One of the highlights of this year's festival is Bach's Christmas Oratorio performed at St. John's Cathedral. The festival will be performing it in English rather than the original German, but it is a treat to hear it in live performance at all. Rarely performed due to its length and difficulty, it is actually six separate cantatas. Together, however, they form one cohesive work.
The only concert that features a composer other than Bach is Mozart's Requiem, which will also be performed at St. John's Cathedral. The Requiem has been heard in Spokane before, but the authorship of this piece, which Mozart composed on his deathbed and left unfinished, has been a point of much speculation.
Professor Robert Levin of Harvard has published a new edition of the work, which musicologists believe better reflects Mozart's style and genius than versions that have been used previously. Levin's edition corrects many of the mistakes made by Mozart's pupil Franz Xaver Sussmayr, who is purported to have finished the piece for Mozart after the composer's death.
"Robert Levin has done extensive work on the Requiem," Harvey says. "Gunther's association with Robert Levin made it possible to have him here this year as a guest lecturer." Levin will share his expertise at a pre-concert talk.
The final free concert of the festival will be held at St. Augustine's Church. James David Christie will be performing several of Bach's organ works. Bach was well known not only as a composer but as one of the great organists of his time.
The variety of venues the festival utilizes is another of its attractions. Bach's music was heard everywhere from private homes to grand cathedrals, and Connoisseur Concerts has tried to keep that tradition alive.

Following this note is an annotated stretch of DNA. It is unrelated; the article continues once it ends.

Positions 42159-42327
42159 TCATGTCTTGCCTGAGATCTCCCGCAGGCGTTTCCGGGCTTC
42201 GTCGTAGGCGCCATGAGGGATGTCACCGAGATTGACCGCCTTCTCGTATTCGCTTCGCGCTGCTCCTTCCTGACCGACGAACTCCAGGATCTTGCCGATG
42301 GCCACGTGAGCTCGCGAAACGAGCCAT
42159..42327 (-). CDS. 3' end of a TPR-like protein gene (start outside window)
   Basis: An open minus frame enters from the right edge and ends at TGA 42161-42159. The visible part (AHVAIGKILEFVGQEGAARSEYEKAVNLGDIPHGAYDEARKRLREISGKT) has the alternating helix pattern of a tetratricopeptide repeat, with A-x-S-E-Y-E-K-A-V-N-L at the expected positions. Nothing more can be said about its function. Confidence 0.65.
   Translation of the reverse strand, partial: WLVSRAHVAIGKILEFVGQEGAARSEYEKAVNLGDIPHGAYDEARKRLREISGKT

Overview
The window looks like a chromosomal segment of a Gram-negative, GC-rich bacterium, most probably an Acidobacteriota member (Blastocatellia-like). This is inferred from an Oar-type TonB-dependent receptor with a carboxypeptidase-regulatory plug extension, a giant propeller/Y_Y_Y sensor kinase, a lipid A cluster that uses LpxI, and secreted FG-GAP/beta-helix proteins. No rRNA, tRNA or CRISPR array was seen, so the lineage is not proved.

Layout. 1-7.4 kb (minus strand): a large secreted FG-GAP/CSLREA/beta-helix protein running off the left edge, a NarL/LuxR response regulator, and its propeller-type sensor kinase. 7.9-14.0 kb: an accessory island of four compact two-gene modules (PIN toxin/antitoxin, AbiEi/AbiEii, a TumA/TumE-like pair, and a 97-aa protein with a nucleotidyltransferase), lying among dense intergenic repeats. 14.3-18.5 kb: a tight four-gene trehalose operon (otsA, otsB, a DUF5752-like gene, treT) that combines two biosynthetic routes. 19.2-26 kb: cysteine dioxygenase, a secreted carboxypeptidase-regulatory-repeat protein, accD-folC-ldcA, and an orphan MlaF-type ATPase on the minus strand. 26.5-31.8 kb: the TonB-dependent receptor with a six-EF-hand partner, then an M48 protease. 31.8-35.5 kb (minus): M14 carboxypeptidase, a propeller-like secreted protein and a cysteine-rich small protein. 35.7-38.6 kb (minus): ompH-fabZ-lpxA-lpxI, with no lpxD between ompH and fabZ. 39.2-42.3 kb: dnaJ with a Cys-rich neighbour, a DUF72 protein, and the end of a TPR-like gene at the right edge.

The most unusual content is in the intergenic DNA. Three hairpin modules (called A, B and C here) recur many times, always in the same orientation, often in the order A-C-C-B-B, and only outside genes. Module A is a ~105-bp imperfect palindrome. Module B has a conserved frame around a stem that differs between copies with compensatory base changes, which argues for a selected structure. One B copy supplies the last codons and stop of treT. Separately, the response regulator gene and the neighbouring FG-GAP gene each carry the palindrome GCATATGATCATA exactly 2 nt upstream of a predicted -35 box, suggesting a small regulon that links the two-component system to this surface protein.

"This music is glorious no matter where you hear it," says Harvey. "But fortunately we have such beautiful venues in Spokane that we have more than we can use. It feels appropriate and right to use as many of our local venues as we can."
The festival's success over 25 years can be attributed to many things, but Harvey thinks it is Bach's unique appeal that keeps people coming back to perform and to listen.
"What you see so often is that the symphony orchestras don't play Bach. It's so glorious and it's so rarely performed apart from a festival," Harvey says. "Sometimes I worry that people think Bach is completely above their heads, but it's so beautiful you don't even have to know anything about it to enjoy it."
The Northwest Bach festival schedule:
Friday, Jan. 31 at 8 pm "A Gala Evening of Bach's Piano Music" takes place in The Marie Antoinette Room at the Davenport Hotel, hosted by Verne Windham and featuring dessert and champagne. Tickets: $35 for reserved table seating; $30, general admission.
Saturday, Feb. 1 at 7 pm "A Day in the Life of Mrs. Bach" brings the Spokane Youth Orchestra and the Spokane Area Children's Chorus together at the Spokane Valley Church of the Nazarene, 15515 E. 20th at Sullivan Road in the Valley. Free.
Sunday, Feb. 2 at 4 pm "J.S. Bach's Christmas Oratorio" at St. John's Cathedral, Grand Blvd. at 12th Ave. Tickets: $20; $10, students.
Friday, Feb. 7 at 8 pm "Mozart Requiem" at St. John's Cathedral, Grand Blvd. at 12th Ave. Tickets: $20; $10, students.
Saturday Feb. 8 at 2 pm "Johann Sebastian Bach the Virtuoso Organist" at St. Augustine's Church, 428 W. 19th. Free.
Free Educational Events: EWU Music Building Recital Hall
Thursday, Jan. 30, 3-5 pm Piano Master Class with Veronica Jochum
Friday, Jan. 31, 11 am-1 pm Gunther Schuller, The Art of Composition Then and Now, Discussion and Chamber Music Master Class
Wednesday, Feb. 3, 10 am-noon Mary Dolata, An Introduction to Historical Dance
Friday, Feb. 7, 11 am-1 pm Robert Levin, Improvisation in Classical Music
You would be hard-pressed to find a library in town that doesn't carry Jan Brett's books, or a kid who hasn't encountered at least one along the way. The Mitten, Brett's most ubiquitous title, is a staple in schools and reading programs a